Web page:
Foreign ministers from the Organization for Security and Cooperation in Europe opened talks on the Greek island of Corfu on Sunday aimed at forging a new security framework for Europe.
The problems facing the OSCE are not as idyllic as the setting
The 56-member OSCE has launched a debate to update the 1975 Helsinki accords and adapt the continent's security apparatus to meet the modern challenges of terrorism, dependable energy supplies and political unrest.
EU foreign policy chief, Javier Solana, said on Sunday that "nothing has been finished; this is the beginning."
"With events taking place (and) the new challenges of today, I think there is room to move to what we may call a Helsinki plus," Solana said.
A meeting in May paved the way for better ties with Russia
NATO wary of Moscow's diplomatic advances
A year ago, Russian President Dmitry Medvedev floated a plan for a new, legally binding security pact to replace what Moscow insists are outdated arms control treaties from the Cold War.
NATO is suspicious of the idea - especially after Russia's brief war with Georgia last summer - seeing it as a plot by Moscow to undermine the North Atlantic military alliance as its expansion moves ever closer to Russia's borders.
On Saturday, NATO, also meeting on Corfu, agreed however to resume formal cooperation and diplomatic ties with Russia.
Greek foreign minister, Dora Bakoyianni, as host of the OSCE meeting, said "our intention today is to rise above the blame-game and reach out for common solutions in order to provide a targeted impulse to the dialogue on European security."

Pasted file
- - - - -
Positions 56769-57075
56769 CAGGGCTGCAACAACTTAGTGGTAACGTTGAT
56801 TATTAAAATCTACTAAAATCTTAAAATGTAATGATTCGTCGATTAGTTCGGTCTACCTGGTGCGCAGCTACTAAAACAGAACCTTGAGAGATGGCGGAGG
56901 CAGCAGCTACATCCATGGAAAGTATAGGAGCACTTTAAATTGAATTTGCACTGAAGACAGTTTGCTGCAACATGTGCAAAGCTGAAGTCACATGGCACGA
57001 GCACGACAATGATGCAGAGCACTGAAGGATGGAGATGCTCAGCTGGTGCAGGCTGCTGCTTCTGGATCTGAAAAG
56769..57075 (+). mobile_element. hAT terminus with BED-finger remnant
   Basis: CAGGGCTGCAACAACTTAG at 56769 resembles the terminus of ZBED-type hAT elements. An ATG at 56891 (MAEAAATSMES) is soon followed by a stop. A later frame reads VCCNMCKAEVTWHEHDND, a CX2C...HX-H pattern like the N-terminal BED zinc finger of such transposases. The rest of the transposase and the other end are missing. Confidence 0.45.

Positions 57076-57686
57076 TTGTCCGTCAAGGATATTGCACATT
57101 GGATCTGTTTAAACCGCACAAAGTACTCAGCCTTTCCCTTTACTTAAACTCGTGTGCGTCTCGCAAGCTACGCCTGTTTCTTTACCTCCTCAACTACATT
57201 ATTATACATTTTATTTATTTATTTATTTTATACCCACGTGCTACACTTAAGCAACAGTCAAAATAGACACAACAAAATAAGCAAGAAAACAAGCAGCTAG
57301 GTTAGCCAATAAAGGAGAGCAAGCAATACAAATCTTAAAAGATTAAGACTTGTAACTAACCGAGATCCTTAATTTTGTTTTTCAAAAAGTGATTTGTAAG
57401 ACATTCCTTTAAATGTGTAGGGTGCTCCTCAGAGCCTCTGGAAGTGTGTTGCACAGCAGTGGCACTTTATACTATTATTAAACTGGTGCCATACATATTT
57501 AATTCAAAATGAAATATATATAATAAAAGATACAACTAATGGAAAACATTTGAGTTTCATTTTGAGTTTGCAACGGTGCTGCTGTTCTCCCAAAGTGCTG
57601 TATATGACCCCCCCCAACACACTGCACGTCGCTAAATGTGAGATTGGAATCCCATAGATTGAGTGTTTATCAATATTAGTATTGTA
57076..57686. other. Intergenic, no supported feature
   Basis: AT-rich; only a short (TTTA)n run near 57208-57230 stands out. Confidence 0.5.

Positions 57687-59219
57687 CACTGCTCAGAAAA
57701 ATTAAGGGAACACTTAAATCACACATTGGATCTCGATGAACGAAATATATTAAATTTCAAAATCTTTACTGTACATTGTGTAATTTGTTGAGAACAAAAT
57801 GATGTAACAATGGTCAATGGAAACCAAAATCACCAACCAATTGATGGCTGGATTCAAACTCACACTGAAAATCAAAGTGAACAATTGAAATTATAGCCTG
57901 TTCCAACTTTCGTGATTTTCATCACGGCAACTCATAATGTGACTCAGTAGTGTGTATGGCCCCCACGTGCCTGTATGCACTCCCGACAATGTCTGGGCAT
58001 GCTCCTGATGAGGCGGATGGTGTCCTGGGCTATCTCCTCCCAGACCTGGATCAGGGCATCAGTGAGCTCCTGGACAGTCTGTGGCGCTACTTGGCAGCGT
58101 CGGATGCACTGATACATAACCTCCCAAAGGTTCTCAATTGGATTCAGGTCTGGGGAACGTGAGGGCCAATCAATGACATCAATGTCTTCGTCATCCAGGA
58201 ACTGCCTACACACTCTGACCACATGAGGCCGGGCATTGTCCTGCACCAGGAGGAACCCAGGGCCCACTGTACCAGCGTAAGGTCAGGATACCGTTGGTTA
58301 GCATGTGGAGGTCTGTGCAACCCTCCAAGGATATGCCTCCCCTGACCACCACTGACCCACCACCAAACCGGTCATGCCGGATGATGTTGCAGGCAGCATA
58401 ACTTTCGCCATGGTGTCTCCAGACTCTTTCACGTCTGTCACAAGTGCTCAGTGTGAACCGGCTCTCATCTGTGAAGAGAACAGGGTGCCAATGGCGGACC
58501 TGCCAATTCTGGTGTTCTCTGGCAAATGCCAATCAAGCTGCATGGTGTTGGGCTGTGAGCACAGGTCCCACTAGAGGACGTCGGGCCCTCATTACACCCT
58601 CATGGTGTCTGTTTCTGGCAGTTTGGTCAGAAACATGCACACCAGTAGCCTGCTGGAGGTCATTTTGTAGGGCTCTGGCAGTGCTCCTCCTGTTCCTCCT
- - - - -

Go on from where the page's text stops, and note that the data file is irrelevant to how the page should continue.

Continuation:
In her opening remarks to the meeting, she said that the current financial crisis was probably the most immediate and serious threat to international security.
The Greek foreign minister, who also chairs the OSCE, says the group will not play the 'blame game'
No new structures planned
Bakoyianni also said that it was "symptomatic of the current situation that while the need for a European security dialogue at the highest level is quite obvious, the participants have yet to reach agreement on the aims, content and framework of such a dialogue."
Solana stressed that the approach being discussed would not create new structures, but instead reform those in place - like the NATO-Russia Council and the OSCE - to better meet modern security challenges.
He also said mechanisms for dealing with economic issues, such as energy, could also evolve, while keeping in place the three pillars of the Helsinki accords: bodies for hard security, the economy and human rights and governance.
An informal European Union review of ties with Iran over its post-election crackdown is also on the OSCE agenda. EU ministers are expected to reiterate the positions of the G8 powers, expressed at a meeting on Friday in Italy, which condemned the violence stemming from Iran's disputed presidential election.
Editor: Andreas Illmer